Solar mapping tool
Lane Cove Councils’ strategy has been to lead by example and in turn help then empower our residents to consider their own actions to reduce emissions and become more resilient. To this end from July 2022 our operations are being powered by 100% renewable electricity, supporting jobs in solar farms in regional NSW. Council has been a proud member of Cities Power Partner since 2017 and it has provided a wonderful opportunity for Lane Cove to work collaboratively with councils from all over Australia to help drive the transition towards a low carbon future.
Council has chosen the following pledges
Provide incentives and/or remove barriers to encourage local businesses to take up solar power and battery storage.
Lane Cove’s free online service, the Solar Mapping Tool, help residents and businesses to estimate the potential for solar electricity generation on their roof. Furthermore, the Solar for Business program provides complimentary and independent solar feasibility studies to any local business.
Roll out energy efficient lighting across the municipality.
1,162 street lights across the Lane Cove area have now been upgraded to new LED lights. During the 2020/21 financial year Lane Cove saved 179,551 kilowatts of electricity, or enough electricity to power 9,405 homes. This equates to a 25% reduction in electricity compared with 2018/19. This saving is expected to grow to a 28% reduction by the end of the 2021/2022 FY.
Further electricity savings are expected in 2023 when Ausgrid upgrades main street lights to energy efficient LED lights.
Adopt best practice energy efficiency measures across all council buildings, and support community facilities to adopt these measures.
Council has maximised opportunities to install solar pv on Council buildings over the past five years. In addition to these measures we have upgraded HVAC and lighting systems where possible. Councils approach has been to lead by example and then in turn empower our residents to make changes in their own lives to live more sustainably.
Install renewable energy (solar PV and battery storage) on council buildings.
Council has been maximising opportunities to retrofit and install solar PV on new and existing buildings. With investments in solar energy and batteries two of Councils facilities are expected to be ‘off grid’ for approximately nine months of the year.
Support the local community to develop capacity and skills to tackle climate change.
Council provides access to regular and free webinars and events that champion action on climate change. These take the form of educational workshops and events on topics including reducing food waste, switching to greenpower and showcasing electric vehicles.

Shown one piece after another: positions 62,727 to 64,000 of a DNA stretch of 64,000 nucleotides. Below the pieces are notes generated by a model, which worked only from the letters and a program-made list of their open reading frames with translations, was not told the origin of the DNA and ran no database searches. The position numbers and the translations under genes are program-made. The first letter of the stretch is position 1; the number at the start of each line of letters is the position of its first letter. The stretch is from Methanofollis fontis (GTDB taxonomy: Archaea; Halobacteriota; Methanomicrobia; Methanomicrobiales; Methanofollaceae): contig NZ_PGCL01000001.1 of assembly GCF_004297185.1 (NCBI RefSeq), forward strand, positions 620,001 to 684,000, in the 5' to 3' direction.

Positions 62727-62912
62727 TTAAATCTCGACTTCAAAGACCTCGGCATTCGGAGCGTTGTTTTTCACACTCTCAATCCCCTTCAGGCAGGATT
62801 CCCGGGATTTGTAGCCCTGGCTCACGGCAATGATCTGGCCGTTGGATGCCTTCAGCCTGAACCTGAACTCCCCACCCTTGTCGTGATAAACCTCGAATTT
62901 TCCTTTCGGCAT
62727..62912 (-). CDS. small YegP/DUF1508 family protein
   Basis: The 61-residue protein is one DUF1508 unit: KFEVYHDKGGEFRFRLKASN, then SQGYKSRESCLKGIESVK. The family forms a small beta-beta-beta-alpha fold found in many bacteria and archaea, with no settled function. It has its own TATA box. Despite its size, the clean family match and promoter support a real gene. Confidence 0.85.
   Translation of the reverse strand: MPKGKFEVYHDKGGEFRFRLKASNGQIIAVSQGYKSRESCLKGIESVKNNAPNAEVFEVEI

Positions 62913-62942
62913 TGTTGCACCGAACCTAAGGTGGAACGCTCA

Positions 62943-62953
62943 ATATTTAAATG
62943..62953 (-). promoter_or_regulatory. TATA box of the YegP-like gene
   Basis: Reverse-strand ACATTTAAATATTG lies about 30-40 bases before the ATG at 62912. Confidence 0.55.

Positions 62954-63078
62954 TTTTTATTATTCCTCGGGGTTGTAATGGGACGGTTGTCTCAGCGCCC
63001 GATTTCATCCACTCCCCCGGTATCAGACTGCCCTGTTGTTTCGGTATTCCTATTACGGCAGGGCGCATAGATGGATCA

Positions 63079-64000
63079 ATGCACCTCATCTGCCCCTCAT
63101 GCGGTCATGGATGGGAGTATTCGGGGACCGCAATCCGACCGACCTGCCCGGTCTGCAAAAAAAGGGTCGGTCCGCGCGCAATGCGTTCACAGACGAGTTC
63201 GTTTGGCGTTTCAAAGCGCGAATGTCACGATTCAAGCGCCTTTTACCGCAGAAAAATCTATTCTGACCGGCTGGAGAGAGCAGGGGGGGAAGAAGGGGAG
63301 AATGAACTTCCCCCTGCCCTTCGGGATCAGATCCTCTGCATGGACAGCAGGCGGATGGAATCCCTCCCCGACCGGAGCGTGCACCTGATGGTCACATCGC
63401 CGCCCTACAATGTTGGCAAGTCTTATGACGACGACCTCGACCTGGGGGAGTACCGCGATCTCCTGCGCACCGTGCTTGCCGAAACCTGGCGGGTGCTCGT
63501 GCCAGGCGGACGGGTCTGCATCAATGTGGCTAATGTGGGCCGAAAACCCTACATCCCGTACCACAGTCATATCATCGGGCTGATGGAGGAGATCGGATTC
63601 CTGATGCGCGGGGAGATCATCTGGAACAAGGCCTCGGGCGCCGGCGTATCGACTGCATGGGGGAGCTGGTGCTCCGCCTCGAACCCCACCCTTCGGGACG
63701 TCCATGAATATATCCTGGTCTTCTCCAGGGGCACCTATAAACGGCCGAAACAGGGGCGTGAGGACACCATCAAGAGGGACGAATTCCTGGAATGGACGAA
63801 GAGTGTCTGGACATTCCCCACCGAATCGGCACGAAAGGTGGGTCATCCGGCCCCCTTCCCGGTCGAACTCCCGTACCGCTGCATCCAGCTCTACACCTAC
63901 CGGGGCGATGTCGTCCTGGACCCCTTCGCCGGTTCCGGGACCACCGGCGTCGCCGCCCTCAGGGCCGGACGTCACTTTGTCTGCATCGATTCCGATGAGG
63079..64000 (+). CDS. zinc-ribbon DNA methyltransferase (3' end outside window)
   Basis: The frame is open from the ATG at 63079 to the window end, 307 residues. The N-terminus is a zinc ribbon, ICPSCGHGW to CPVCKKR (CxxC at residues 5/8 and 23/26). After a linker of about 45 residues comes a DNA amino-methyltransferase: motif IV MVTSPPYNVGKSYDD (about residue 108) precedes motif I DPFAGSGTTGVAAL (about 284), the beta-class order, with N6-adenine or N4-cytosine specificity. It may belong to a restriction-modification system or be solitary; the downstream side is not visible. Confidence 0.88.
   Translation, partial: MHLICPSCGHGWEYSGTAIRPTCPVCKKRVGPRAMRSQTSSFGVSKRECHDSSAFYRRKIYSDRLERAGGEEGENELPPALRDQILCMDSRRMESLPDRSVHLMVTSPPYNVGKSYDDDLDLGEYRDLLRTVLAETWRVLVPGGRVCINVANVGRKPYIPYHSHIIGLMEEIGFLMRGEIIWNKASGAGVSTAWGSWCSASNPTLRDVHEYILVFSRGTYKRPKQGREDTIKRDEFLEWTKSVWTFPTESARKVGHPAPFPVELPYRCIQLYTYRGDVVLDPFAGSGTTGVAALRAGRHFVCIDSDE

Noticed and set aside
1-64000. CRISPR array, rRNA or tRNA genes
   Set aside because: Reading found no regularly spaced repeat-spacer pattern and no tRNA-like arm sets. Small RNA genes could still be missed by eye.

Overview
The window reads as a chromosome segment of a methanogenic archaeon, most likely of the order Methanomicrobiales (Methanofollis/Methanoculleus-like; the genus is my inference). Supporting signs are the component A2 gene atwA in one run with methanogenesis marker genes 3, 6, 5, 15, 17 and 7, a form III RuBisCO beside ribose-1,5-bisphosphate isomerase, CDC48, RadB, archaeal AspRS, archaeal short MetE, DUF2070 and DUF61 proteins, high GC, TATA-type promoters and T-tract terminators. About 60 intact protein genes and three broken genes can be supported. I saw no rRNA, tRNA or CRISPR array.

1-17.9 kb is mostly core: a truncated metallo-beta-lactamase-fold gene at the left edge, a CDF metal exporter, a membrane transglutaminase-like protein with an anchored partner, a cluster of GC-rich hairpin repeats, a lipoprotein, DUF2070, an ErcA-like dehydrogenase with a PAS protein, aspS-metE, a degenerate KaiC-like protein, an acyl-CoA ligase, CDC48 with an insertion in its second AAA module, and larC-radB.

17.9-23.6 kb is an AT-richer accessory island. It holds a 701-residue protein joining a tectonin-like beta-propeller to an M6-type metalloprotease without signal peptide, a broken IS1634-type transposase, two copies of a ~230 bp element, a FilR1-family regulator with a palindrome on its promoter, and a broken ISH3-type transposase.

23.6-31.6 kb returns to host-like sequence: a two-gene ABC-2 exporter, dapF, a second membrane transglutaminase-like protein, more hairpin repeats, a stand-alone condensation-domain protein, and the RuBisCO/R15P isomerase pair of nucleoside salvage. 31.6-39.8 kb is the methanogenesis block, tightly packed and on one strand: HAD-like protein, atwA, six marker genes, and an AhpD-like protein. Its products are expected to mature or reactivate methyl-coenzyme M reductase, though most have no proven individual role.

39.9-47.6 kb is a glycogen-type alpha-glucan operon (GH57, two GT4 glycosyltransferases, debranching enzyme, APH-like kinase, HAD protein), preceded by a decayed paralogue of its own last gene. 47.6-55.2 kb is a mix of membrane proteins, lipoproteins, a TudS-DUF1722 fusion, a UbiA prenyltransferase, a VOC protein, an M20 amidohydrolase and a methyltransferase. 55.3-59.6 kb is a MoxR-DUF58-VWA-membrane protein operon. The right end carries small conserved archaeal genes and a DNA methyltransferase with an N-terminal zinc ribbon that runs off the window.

What council has achieved in the past in energy efficiency, renewable energy or broader sustainability
Lane Cove Council identifies energy efficiency, sustainable transport and renewable energy alongside other sustainability targets in its 2016 – 2021 Sustainability Action Plan. Council’s Sustainability Levy has been used to fund projects to achieve these goals including:
– The Market Square Car Park LED and Smart Lighting Upgrade.
– Installation of solar panels on Council buildings and assets including the Aquatic Centre, Council’s highest energy consuming building.
– Sustainable Building Advisory Service, a free service for residents which provides sustainable building advice from a qualified architect or building designer. The service is offered to residents who are planning to build or renovate their home.
– Regular community information sessions and workshops on topics including energy efficiency and renewable energy at home.
What Council hopes to achieve in the future in energy efficiency, renewable energy or broader sustainability
Lane Cove declared a Climate Emergency in 2019 and subsequently set about measuring emissions and creating emission reduction targets for both Council, and the community. They are:
– A 20% reduction in emissions and no net water gain by 2024* and
– an 80% reduction in emissions and no net water gain by 2036*
*based on the 2016/17 baseline.
In the community, electricity is the largest contributor of the community’s emissions, averaging nearly 70%. Transport from both resident travel and workers is the second largest emissions source, averaging about 23%.
As a result, Council is focusing on these two areas as they have the potential for the biggest impact in reducing community emissions.
What council hopes to gain from being a member of the Cities Power Partnership
Council sees the value in being a member of a nationwide program where information sharing is paramount and leads to idea sharing to help Council achieve targets of decreased power and water use at all buildings and assets. Council is excited to choose its five key actions and discover how these can result in targets being achieved in its Sustainability Action Plan.